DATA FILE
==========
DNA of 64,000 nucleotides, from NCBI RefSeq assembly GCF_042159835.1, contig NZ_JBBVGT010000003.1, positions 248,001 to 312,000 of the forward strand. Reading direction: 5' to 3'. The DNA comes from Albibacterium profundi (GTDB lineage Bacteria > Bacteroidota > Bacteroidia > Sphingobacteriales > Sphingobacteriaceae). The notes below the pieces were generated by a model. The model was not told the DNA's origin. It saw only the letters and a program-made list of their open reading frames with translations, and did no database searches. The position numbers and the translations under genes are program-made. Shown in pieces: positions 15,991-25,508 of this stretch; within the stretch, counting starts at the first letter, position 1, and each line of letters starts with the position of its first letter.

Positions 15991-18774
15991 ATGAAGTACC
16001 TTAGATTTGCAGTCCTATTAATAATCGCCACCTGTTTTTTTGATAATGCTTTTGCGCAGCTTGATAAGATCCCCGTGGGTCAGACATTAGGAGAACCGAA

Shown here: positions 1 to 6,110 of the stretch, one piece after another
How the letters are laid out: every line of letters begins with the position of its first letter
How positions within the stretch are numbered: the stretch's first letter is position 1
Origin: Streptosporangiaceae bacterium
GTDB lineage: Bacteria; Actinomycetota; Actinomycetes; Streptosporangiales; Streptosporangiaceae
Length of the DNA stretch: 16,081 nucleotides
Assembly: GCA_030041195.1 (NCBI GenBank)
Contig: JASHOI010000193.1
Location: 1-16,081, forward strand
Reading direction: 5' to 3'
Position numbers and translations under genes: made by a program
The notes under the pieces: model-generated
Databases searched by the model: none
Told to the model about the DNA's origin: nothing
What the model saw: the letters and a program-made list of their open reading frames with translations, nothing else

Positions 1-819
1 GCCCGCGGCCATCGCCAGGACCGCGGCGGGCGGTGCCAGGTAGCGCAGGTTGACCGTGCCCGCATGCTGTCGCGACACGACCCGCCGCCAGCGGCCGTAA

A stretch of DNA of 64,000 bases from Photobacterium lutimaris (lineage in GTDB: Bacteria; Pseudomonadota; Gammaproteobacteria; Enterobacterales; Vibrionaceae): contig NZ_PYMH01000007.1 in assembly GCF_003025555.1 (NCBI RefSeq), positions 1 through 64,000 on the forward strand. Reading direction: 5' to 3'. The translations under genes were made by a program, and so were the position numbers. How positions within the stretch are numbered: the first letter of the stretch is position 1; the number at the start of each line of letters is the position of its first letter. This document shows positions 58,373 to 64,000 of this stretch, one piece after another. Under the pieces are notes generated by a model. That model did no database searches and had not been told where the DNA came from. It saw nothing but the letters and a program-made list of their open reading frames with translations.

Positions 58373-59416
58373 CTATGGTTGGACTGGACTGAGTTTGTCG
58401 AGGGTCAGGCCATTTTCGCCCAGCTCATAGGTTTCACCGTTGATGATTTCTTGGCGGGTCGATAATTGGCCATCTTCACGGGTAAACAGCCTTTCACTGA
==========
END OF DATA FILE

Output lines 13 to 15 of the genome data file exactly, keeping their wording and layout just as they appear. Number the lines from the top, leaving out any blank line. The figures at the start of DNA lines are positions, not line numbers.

Location: 1-16,081, forward strand
Reading direction: 5' to 3'
Position numbers and translations under genes: made by a program